A man checks the site of an Israeli air strike that targeted a house in the southern Lebanese village of Jibshit on February 27, 2024. (Photo by MAHMOUD ZAYYAT / AFP)
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US Cautions Against Escalating Tensions Between Israel, Hezbollah

A man checks the site of an Israeli air strike that targeted a house in the southern Lebanese village of Jibshit on February 27, 2024. (Photo by MAHMOUD ZAYYAT / AFP)
A man checks the site of an Israeli air strike that targeted a house in the southern Lebanese village of Jibshit on February 27, 2024. (Photo by MAHMOUD ZAYYAT / AFP)

The United States does not want to see tensions rise further between Israel and Hezbollah, the US State Department said on Tuesday.

It said Israel has assured Washington it wants a diplomatic solution to the issue.

Hezbollah said it had launched a volley of rockets at an Israeli aerial surveillance base earlier on Tuesday in response to the Israeli military's deepest attack yet into Lebanese territory, with no immediate reports of casualties from the rockets.

The army said it detected a total of 20 launches from Lebanon on Tuesday. It said some were intercepted by air defense systems while others landed in open areas.


US Aircraft, Coalition Ship Shoot Down 5 Houthi Attack Drones

A Royal Air Force Typhoon FGR4 has Paveway IV weapons loaded by Weapon Technicians in support of current ongoing operations against Houthi targets in Yemen, February 22, 2024. As1 Tomas Barnard/UK MOD/Handout via REUTERS
A Royal Air Force Typhoon FGR4 has Paveway IV weapons loaded by Weapon Technicians in support of current ongoing operations against Houthi targets in Yemen, February 22, 2024. As1 Tomas Barnard/UK MOD/Handout via REUTERS
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US Aircraft, Coalition Ship Shoot Down 5 Houthi Attack Drones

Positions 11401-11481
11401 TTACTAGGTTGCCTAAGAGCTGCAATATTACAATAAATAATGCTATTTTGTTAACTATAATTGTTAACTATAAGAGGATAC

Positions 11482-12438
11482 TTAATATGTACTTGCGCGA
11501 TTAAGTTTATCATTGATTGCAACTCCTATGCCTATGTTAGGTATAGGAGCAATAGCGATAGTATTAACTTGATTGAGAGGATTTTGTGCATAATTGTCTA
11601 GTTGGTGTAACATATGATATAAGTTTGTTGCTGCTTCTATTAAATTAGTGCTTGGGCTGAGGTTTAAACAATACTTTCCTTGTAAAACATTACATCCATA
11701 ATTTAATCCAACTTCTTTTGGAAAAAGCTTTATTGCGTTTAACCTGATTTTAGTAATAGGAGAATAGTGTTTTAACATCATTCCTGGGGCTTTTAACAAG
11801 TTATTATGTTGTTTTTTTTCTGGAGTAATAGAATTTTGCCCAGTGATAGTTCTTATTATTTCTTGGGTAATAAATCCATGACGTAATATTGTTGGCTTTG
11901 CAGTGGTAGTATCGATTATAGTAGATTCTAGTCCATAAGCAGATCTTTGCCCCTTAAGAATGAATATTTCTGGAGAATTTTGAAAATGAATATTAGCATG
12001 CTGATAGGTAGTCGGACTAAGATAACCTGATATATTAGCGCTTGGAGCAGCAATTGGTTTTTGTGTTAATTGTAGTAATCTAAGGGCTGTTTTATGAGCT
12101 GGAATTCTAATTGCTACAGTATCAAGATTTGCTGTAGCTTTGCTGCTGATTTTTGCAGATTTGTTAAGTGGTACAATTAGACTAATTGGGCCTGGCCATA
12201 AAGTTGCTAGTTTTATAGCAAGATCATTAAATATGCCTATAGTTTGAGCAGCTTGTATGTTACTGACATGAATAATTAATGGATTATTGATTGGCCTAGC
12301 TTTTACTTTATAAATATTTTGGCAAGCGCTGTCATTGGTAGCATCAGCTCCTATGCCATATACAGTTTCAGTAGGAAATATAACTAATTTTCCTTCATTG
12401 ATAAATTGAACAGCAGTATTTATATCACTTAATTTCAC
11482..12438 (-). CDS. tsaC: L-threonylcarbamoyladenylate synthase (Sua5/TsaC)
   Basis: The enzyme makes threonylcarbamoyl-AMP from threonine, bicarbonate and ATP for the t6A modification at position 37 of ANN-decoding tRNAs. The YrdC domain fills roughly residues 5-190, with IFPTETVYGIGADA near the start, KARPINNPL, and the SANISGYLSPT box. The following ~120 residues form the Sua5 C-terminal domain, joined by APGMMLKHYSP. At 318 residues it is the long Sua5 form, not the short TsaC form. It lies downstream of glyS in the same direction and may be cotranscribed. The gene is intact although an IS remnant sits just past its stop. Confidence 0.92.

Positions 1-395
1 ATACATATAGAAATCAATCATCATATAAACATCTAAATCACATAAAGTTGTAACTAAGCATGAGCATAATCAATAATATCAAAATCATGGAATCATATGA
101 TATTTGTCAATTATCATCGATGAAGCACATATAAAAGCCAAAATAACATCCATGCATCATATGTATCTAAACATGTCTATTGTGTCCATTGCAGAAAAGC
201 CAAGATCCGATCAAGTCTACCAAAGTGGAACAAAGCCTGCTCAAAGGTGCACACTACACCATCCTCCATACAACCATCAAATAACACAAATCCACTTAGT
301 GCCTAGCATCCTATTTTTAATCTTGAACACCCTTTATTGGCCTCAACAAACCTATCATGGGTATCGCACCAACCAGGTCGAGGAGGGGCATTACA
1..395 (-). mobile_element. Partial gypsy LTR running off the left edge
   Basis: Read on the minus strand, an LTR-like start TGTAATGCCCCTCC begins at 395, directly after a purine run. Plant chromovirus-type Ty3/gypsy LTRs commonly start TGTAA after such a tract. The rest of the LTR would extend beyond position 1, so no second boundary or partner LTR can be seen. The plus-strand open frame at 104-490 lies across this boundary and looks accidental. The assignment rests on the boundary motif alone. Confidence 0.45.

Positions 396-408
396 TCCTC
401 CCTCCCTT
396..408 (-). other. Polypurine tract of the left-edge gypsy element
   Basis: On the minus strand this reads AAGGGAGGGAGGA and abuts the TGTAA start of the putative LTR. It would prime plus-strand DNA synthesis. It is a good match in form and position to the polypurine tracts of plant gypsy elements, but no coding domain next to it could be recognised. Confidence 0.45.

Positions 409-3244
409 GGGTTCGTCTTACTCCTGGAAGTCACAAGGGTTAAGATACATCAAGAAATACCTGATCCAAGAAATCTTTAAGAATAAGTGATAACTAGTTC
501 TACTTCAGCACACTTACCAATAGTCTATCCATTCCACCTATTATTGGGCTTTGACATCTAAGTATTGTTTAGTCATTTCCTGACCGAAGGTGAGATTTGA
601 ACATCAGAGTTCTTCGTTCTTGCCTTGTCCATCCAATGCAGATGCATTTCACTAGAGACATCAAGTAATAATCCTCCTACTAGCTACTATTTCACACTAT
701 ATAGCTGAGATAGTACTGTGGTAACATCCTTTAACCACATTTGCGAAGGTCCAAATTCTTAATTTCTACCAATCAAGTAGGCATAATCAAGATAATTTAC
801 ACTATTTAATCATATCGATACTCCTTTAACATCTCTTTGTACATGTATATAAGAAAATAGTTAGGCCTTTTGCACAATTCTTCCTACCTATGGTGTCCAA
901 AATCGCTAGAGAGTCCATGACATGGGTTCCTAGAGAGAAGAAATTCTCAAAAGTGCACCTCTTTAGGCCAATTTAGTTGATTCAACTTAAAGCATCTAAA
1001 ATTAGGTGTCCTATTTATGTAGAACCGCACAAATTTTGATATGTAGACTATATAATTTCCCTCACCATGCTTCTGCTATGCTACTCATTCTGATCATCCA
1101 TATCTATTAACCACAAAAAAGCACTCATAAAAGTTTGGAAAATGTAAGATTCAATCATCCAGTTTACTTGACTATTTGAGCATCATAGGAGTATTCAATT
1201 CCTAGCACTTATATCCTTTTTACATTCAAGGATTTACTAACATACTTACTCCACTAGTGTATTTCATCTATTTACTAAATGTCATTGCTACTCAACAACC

A Royal Air Force Typhoon FGR4 has Paveway IV weapons loaded by Weapon Technicians in support of current ongoing operations against Houthi targets in Yemen, February 22, 2024. As1 Tomas Barnard/UK MOD/Handout via REUTERS
A Royal Air Force Typhoon FGR4 has Paveway IV weapons loaded by Weapon Technicians in support of current ongoing operations against Houthi targets in Yemen, February 22, 2024. As1 Tomas Barnard/UK MOD/Handout via REUTERS

The US Central Command (CENTCOM) said US aircraft and a coalition warship on Feb. 27 shot down five one-way attack drones in the Red Sea that originated from Houthi-controlled areas in Yemen.

The drones "presented an imminent threat to merchant vessels and to the US Navy and coalition ships in the region," CENTCOM said in a statement on Wednesday.

Houthis said on Tuesday they could only reconsider their missile and drone attacks on international shipping in the Red Sea once Israel ends its "aggression" in the Gaza Strip.

Shipping risks have escalated due to repeated Houthi strikes in the Red Sea and Bab al-Mandab Strait since November in what they describe as acts of solidarity with Palestinians against Israel in the Gaza war.


Bin Mubarak: Houthis Have Militarized Yemeni Waters

Yemeni Prime Minister Ahmed Awad bin Mubarak and Russian Foreign Minister Sergei Lavrov attend a press conference in Moscow on Tuesday. (Reuters)
Yemeni Prime Minister Ahmed Awad bin Mubarak and Russian Foreign Minister Sergei Lavrov attend a press conference in Moscow on Tuesday. (Reuters)
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Bin Mubarak: Houthis Have Militarized Yemeni Waters

Yemeni Prime Minister Ahmed Awad bin Mubarak and Russian Foreign Minister Sergei Lavrov attend a press conference in Moscow on Tuesday. (Reuters)
Yemeni Prime Minister Ahmed Awad bin Mubarak and Russian Foreign Minister Sergei Lavrov attend a press conference in Moscow on Tuesday. (Reuters)

Yemeni Prime Minister Ahmed Awad bin Mubarak stressed on Tuesday that the Iran-backed Houthi militias have militarized Yemeni regional waters and are using the Israeli war on Gaza as an excuse to achieve goals in Yemen.

Bin Awad, who is also foreign minister, was in Moscow where he met his Russian counterpart Sergei Lavrov for talks on supporting Yemen economically and politically.

He was also seeking to change the international view of the Houthis and explain that they are impeding peace efforts in Yemen.

Meanwhile, the US military's Central Command said an American and an allied warship shot down five Houthi bomb-carrying drones in the Red Sea on Tuesday night.